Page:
What Water Conservationists Can Learn from the US Navy

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Who doesn’t enjoy a nice, long shower? The tranquility of a warm shower makes us forget all about our responsibilities, including our need to conserve water. While it may feel like showers transport us to some heavenly paradise, we must contend with the fact that we stay very much in our current reality where clean water is a finite resource that must be preserved in order to ensure there are more showers in our future  –  not to mention water for drinking, cooking, and cleaning. Fortunately, there’s a model we can look to in order to teach us how to shower like a pro – the US Navy!

No one knows water better than America’s sailors who call the seas their work and temporary home. It’s almost ironic that these mariners are surrounded by water when out in open ocean, yet all that seawater is useless at sustaining human life. So, the Navy had to develop special water-saving techniques in order to extend the limited fresh water stored on their ships. The model includes the “Navy Shower” which is a great conservation technique that even us land dwellers can adopt at home in order to cut back water consumption and utility costs.

The Navy Shower
1. Get wet for 30 seconds.
2. Turn the water off while you soap and lather.
3. Turn the water back on to rinse for a minute or less.

Bonus Step: Brush your teeth as part of the lathering process! This will save water at the sink.

That’s it! The “Navy Shower” uses roughly 1.5 minutes of water, compared to the 8 minutes used by the average civilian shower.  Stated another way, the average citizen uses more water in one single day than an American naval crewmember uses in 5 days. We can do better.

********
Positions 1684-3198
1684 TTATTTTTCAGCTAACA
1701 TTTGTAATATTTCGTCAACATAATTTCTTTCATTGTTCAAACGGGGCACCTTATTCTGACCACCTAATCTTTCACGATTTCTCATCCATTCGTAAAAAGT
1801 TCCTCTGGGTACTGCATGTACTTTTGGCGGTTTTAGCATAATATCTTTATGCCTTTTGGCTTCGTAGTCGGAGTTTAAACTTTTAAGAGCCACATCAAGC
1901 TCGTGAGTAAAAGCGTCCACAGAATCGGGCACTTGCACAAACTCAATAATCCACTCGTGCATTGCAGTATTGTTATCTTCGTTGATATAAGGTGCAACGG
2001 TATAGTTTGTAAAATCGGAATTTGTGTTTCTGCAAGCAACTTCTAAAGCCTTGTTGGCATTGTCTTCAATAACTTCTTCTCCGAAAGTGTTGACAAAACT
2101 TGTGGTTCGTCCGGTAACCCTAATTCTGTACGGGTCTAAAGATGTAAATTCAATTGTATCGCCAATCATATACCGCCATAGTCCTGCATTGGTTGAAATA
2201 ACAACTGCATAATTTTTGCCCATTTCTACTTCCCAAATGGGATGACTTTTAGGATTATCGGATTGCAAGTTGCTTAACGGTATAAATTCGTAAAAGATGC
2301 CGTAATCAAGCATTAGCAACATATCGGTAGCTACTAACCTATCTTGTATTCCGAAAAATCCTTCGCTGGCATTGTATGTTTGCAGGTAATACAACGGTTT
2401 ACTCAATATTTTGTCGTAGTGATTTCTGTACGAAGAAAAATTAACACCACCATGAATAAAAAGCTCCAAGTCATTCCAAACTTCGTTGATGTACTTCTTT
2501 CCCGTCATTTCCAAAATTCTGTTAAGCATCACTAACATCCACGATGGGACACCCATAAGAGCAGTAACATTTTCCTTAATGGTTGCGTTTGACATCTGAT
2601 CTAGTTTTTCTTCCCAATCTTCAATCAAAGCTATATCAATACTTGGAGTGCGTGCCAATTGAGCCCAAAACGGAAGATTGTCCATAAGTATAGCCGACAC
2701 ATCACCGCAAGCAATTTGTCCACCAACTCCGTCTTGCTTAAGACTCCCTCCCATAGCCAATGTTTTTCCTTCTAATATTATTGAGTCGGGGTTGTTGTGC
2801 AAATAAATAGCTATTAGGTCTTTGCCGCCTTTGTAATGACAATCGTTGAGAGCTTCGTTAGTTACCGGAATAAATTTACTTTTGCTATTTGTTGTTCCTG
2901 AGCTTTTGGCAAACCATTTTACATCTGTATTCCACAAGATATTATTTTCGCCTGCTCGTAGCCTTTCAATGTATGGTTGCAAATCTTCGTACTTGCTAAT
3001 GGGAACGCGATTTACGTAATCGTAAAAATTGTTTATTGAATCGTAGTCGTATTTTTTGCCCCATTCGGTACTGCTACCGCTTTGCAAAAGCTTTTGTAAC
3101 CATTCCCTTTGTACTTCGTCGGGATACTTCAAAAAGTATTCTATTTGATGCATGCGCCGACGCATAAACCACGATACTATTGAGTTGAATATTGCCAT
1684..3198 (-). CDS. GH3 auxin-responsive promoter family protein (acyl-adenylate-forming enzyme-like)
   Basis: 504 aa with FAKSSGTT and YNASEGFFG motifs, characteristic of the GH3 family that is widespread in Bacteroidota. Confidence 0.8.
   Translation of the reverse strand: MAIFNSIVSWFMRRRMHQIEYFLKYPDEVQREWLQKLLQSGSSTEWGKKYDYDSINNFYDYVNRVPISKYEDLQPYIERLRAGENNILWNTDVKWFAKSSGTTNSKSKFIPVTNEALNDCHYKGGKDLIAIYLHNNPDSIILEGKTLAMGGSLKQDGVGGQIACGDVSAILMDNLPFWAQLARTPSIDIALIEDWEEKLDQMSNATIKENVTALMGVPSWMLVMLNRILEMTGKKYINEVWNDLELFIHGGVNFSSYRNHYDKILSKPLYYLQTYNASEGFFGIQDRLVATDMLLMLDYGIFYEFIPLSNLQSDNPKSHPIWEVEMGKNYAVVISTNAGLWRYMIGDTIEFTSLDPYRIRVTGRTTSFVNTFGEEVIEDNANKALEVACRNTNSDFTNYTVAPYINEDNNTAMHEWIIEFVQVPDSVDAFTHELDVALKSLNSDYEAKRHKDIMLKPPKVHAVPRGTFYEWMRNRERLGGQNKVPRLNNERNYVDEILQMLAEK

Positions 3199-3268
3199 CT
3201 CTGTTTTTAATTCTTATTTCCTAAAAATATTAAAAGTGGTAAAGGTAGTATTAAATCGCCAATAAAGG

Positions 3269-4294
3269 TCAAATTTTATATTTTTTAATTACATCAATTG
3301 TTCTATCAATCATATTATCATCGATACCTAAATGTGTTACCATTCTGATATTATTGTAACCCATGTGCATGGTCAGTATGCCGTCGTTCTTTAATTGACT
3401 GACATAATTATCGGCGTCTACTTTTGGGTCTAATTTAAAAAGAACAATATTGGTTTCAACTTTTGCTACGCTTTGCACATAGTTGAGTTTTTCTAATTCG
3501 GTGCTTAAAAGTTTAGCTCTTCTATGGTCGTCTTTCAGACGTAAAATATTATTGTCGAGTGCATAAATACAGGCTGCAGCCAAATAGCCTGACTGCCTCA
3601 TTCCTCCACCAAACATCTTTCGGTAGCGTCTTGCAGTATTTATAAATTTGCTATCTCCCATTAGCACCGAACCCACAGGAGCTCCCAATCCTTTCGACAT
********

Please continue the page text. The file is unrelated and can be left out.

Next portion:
If you want to practice conservation but don’t think you’re ready to sign up for the Navy Shower life, then you’re still in luck. Switching to a low-flow showerhead cuts water consumption from 2.5 gallons per minute to 2 gallons. You can still enjoy the peace of a civilian shower while using 20% less water.

Whether or not you choose to install a more efficient showerhead, consider simply taking shorter showers. Just shaving 3 minutes off your shower will save you about 7.5 gallons of water each time. For those who shower daily, you’ll save over 2,700 gallons of water a year!

And don’t forget about the water that’s wasted while waiting for your shower to heat up. Capture it with a bucket and use if for cleaning, watering plants, or even filling up your washing machine.

With just a little thoughtful effort, you can make your daily showers a paragon of efficiency!

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